"It was pretty heartbreaking to go to the tournament and go three and out," he said "That was pretty difficult. (But) the rest of the season was great. Everywhere we went we won. We just kept winning . . . There were a lot of highlights that season."
Indeed there were. The 22 conference wins for the Lobos remains the third-most single-season conference wins for any team in the history of the Mountain West Conference. The team also won 15 road games that year, which is the most the Lobos have won in a single season since joining the Mountain West. Lastly, the Lobos had eight players selected to the All-Conference first or second teams, including Dennis on the second-team.
Dennis' inclusion on the second-team was well deserved. He hit .323 with 45 runs scored, 51 RBI, and 21 extra-base hits all while playing stellar defense. He finished his career at UNM with a .327 batting average, 129 hits, 85 runs scored, 33 doubles, eight home runs, 88 RBI and only five errors in 770 total chances in the field.
"Dee is on e of the Lobo greats of all time," said Lobos head baseball coach Ray Birmingham. "He bleeds cherry and silver to this day. He was extremely successful as a player and is now a very successful businessman."
Following his graduation in 2001 with a major in university studies and minors in both communications and business, Dennis moved to Sacramento for one year before returning home once again. This time it was to work for the family business, DKD Electric. After working for a few years he began to take over the company in 2008 and is currently the CEO and managing partner.
Dennis has continued to follow the Lobos over the years and is impressed with the work Coach Birmingham is doing with the program.
"I think that he's doing a great job," he said. "He's getting a lot of support and working really hard at baseball in the state as a whole. The (high school) guys from my era like to see that because there were some of us that didn't even look at (playing for) UNM. They went all over the country, like to Notre Dame and Michigan. Keeping those players here is a big deal. We definitely have some very strong players that come out of Albuquerque and keeping those players instate is a very big deal. Not to mention he's just a great guy."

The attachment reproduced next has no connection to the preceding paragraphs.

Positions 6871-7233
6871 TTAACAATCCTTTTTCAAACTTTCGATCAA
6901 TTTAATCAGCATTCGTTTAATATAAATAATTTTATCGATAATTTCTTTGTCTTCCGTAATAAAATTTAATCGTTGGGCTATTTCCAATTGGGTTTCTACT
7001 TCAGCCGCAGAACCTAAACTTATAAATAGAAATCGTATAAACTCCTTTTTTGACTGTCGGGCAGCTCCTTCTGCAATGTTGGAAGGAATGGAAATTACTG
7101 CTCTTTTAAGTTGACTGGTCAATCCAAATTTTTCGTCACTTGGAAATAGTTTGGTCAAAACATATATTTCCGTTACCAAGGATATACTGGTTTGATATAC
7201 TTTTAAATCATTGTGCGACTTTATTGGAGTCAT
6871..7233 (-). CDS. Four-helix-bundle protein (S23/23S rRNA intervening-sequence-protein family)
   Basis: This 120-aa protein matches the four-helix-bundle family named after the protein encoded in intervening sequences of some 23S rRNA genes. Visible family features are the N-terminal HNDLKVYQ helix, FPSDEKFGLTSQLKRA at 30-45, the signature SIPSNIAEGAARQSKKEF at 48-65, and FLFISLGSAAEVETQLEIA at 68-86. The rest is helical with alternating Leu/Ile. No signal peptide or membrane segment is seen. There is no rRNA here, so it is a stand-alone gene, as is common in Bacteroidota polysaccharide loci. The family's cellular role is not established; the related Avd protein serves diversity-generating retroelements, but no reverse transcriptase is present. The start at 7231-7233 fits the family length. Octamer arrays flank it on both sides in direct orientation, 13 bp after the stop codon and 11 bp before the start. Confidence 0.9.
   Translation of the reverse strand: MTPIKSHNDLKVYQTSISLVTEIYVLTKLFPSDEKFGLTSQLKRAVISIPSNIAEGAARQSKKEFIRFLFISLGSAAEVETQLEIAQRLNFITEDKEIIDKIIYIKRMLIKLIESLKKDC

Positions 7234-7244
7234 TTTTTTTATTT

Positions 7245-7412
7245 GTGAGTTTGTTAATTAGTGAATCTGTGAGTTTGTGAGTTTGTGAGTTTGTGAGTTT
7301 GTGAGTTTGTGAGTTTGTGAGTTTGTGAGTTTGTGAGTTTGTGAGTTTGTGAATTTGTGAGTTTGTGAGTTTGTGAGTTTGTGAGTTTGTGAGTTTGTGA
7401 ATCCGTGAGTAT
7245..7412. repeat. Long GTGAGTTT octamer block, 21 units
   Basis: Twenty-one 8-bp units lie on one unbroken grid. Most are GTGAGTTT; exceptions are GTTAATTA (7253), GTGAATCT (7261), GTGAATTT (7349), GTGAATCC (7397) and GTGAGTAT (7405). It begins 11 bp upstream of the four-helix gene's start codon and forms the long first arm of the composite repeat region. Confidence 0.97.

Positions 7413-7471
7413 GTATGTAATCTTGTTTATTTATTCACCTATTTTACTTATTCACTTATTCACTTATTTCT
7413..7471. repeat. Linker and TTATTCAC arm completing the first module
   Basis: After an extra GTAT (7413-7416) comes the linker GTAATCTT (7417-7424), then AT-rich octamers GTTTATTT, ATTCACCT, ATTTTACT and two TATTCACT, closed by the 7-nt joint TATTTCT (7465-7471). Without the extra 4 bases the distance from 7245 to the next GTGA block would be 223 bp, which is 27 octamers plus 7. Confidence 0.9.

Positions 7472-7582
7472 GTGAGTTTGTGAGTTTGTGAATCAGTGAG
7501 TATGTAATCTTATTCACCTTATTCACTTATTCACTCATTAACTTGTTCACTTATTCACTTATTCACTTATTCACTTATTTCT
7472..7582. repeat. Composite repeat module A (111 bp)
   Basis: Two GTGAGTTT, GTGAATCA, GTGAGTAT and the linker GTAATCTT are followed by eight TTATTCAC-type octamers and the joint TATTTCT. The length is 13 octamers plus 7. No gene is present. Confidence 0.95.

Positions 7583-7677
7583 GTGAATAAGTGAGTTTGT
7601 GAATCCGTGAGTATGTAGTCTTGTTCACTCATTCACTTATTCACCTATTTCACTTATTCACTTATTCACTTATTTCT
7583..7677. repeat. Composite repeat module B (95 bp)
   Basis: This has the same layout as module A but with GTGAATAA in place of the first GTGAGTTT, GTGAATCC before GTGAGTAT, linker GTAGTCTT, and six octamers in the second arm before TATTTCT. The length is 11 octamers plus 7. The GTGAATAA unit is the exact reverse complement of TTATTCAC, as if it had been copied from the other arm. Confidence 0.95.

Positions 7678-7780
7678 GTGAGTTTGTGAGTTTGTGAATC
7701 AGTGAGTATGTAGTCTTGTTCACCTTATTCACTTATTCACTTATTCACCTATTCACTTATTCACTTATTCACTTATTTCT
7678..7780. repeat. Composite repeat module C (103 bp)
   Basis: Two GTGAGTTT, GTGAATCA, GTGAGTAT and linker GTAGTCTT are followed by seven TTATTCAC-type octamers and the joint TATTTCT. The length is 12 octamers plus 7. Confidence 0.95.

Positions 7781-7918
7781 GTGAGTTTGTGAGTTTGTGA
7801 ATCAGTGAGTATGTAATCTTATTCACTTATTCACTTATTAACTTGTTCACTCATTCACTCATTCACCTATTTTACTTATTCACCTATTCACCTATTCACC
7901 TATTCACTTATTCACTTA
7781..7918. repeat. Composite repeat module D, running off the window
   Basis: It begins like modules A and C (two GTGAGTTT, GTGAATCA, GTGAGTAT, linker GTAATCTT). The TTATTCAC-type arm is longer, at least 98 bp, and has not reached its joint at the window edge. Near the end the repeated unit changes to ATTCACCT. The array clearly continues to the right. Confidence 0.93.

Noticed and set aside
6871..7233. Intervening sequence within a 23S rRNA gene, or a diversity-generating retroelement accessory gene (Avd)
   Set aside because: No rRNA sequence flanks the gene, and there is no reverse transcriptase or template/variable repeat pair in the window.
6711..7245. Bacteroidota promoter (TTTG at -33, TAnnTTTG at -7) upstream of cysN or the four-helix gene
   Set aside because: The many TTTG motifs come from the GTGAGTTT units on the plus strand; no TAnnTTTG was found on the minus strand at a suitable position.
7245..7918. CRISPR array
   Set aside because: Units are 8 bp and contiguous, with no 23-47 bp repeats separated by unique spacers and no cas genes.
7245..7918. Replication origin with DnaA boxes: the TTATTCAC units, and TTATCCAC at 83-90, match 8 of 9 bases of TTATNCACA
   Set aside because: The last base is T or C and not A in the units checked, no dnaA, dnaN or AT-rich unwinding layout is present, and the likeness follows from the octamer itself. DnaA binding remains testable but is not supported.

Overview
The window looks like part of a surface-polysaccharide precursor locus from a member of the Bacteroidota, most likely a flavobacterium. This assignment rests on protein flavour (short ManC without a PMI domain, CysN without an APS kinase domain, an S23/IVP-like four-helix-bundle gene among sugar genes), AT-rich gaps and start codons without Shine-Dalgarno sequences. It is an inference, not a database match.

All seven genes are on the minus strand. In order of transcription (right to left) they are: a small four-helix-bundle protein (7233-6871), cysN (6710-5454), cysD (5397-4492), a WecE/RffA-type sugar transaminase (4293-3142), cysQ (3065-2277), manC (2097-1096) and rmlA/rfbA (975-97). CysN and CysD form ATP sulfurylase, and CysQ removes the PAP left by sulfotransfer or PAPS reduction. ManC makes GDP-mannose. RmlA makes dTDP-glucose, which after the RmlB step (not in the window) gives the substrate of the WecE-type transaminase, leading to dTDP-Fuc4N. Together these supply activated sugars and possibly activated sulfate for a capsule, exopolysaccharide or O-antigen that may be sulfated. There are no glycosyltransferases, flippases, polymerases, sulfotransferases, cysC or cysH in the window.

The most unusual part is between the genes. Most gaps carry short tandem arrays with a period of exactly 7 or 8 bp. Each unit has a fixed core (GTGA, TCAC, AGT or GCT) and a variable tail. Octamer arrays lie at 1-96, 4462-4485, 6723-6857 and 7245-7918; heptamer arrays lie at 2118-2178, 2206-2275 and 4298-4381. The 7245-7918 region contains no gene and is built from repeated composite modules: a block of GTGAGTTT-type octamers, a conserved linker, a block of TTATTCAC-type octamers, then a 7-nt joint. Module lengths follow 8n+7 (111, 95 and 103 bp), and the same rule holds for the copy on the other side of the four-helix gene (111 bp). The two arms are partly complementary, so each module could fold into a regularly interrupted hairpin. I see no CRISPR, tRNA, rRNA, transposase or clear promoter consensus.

The Lobos currently have 13 players from the state of New Mexico on the roster, including seven from Albuquerque. The 2000 team also featured seven players from Albuquerque, including Sevieri and Candelaria, among the nine total players from New Mexico.
Dennis is also a donor for the program, so he has seen the current players up-close.
"I invite them into my home once a year for dinner, and 30 guys in your home can go either way," he said laughing. "But it's never gone badly. They leave early to study. They truly are student-athletes. It's no wonder they've been successful under Coach Birmingham."
The Lobos won the Mountain West Conference tournament last season and earned an automatic spot in the NCAA tournament. Dennis loves the makeup of the current team and sees even bigger things for them in the future.
"I think they are a very great group of young men," he said. "It's very easy to see why they're so successful. They're good people. They work hard. It's very nice to see that. I'd love to see them go even farther and take that next step and maybe even reach the World Series this year."